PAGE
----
2018 UG updates #21/2: Content Creator User Group

La Clef des Champs; Inara Pey, May 2018, on FlickrLa Clef des Champsblog post

The following notes are taken from the Content Creation User Group (CCUG) meeting, held on  Thursday, May 24th, 2018 at 13:00 SLT.  These meetings are chaired by Vir Linden, and agenda notes, etc, are usually available on the Content Creation User Group wiki page.


Project Summary

The goal of this project is to provide a means of animating rigged mesh objects using the avatar skeleton, in whole or in part, to provide things like independently moveable pets / creatures, and animated scenery features via scripted animation. It involves both viewer and server-side changes.

Current Status

  • Work is continuing on moving towards a main (Agni) grid deployment of the server-side code to support Animesh.
  • Everything has been through QA, and there is a remaining issue with validating attachments. This is liable to require an additional fix.
  • It is likely that the simulator code will initially be deployed grid-wide on the beta (Aditi) grid for a shakedown period, prior to starting its deployment to the main grid through the usual process of RC deployments ahead of a full deployment.
  • There are still a number of issues that are TBD within the viewer:
    • Broken Rotations Issue: two potentially related problems.
      • In one (BUG-139251), when some static mesh objects are converted to Animesh, the visual mesh is rotated through 90 degrees when seen in the Animesh viewer, but the physics mesh isn’t, leaving it perpendicular to the model. This is possibly an orientation issue, with the viewer expecting the mesh to be aligned to +x=forward – which not all mesh modelling tools follow.
      • The second problem is that when linking a series of objects into a single Animesh, then are visually located where the avatar skeleton supporting them is located, but the physics shapes remain in the original location of the objects prior to linking / converting.
      • What is to be done about this still hasn’t been determined, although the Lab has been playing with playing the physics shape in the root of the object.
    • Rigged Mesh Level of Detail / Bounding Box Issues: (BUG-214736) – Essentially, attachments on avatars swap their LOD models as if they were scaled to the overall avatar bounding box. Graham linden has been working on some fixes for this which should improve accuracy and performance, but further work may be required. Once this has happened, there will be a further update to the project viewer.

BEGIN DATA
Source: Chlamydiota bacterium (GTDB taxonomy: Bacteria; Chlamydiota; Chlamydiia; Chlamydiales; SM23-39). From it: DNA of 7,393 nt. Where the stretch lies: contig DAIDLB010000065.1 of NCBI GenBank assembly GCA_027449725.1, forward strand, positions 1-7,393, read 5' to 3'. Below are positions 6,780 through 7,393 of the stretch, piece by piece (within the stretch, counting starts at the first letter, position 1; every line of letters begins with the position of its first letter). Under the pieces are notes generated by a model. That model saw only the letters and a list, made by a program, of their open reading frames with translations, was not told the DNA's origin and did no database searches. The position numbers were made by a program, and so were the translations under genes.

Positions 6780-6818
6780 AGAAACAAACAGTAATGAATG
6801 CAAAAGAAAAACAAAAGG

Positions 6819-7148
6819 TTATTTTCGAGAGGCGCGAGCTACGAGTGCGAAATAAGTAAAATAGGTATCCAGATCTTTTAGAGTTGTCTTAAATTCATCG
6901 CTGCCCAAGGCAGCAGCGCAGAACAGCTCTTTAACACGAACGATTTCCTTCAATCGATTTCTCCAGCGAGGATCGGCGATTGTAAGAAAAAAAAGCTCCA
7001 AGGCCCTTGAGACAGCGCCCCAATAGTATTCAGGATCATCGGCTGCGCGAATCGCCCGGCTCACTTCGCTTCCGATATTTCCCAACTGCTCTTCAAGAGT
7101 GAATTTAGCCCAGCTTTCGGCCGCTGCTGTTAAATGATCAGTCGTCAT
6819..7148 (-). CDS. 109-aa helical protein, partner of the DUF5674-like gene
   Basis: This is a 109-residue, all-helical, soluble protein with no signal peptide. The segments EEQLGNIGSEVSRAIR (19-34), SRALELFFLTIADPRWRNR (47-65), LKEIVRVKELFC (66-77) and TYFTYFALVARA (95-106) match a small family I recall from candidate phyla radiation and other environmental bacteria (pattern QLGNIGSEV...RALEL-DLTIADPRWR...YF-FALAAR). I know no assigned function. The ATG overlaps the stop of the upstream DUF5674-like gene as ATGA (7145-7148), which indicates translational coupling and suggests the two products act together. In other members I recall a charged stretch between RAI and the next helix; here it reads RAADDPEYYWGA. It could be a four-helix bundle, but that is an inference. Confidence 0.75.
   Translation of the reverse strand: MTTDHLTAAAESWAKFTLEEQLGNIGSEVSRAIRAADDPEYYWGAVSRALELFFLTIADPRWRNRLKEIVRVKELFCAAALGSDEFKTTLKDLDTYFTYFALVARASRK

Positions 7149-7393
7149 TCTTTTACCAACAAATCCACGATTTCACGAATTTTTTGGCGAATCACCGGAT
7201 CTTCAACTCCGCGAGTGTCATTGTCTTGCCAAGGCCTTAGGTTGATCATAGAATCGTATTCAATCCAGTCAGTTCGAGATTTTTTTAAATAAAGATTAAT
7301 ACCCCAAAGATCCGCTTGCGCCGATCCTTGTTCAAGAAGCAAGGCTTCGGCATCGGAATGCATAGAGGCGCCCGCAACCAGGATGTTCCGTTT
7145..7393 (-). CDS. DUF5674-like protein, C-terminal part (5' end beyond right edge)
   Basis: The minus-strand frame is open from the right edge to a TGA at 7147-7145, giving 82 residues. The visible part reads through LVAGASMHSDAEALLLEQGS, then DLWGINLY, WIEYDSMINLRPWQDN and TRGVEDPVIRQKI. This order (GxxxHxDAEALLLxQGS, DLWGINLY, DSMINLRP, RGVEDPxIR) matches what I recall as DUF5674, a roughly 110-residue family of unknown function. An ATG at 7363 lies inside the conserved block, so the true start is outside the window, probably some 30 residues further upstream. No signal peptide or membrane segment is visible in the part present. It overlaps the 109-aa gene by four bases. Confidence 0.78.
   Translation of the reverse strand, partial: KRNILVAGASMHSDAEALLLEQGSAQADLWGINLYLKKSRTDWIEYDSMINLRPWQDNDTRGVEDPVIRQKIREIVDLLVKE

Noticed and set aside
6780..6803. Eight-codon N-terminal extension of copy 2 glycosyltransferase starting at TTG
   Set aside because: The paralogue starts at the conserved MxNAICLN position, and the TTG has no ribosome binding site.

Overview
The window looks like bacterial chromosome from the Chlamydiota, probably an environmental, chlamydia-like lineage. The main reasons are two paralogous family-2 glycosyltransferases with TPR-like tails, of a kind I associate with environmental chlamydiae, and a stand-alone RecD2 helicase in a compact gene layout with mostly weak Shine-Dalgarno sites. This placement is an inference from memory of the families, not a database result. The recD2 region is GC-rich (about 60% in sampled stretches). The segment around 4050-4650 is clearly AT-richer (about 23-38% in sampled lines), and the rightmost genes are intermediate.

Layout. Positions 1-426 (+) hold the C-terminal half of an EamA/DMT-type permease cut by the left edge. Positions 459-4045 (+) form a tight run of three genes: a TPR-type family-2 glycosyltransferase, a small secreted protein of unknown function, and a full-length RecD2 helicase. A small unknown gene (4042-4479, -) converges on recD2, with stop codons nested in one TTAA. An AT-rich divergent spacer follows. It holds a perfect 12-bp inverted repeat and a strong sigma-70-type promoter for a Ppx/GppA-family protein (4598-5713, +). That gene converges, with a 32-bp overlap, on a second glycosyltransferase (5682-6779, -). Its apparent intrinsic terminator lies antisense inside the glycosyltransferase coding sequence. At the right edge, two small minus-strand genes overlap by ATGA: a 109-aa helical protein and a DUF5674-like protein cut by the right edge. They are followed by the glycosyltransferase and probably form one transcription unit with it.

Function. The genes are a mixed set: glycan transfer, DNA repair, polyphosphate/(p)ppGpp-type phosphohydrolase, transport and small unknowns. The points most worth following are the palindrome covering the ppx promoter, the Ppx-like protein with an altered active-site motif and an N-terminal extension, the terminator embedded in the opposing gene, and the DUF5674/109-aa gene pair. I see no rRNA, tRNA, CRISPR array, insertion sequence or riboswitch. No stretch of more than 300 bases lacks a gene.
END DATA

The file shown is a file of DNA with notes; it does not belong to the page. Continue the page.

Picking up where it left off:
Additional Animesh Discussions

  • Animesh Complexity: there is a further update to come to the Animesh complexity values (Advanced menu > Performance Tools > Show Avatar Complexity – applies to both avatars and Animesh objects in the project viewer). This should fix some inconsistencies in the reported values.
  • Animesh updated limits and cost formulas discussions:
    • Land Impact: streaming cost: some have questioned with some question with the 50% bounding on LODs could be more stringent. Vir’s view is that 50% is sufficient to allow for a broad range of capabilities among creators, and being more stringent could simply result in a greater addition to land impact, which could affect the use of Animesh. There is an argument that some models require 75% bounding between the high and medium models.
    • Triangle count limit: There have been requests for further changes to the triangle count limit (e.g. allowing land owners to somehow be able to change it). As the limit was raised to 100,000, it is unlikely to be changed again before Animesh is deployed, and the idea of land owners being able to adjust it is seen as potentially in inconsistencies in how Animesh works in different locations. If it is seen that there is a need to raise the tri count limit, it will be done globally.
    • Avatar attachments: due to performance concerns, the limit of only one Animesh attachment to an avatar at any given time is not going to be changed ahead of Animesh deployment, but might be revisited in the future.
  • Animesh ignores SL scale settings:  this is a result of how rigged meshes are handled – scaling doesn’t matter for worn mesh items, as other mechanisms are available for avatar scaling (e.g. the shape sliders, etc.). As these mechanisms aren’t available for Animesh in the initial release (e.g. there is no actual body shape associated with Animesh objects, ergo, no sliders), scaling is dependent upon custom joint positions.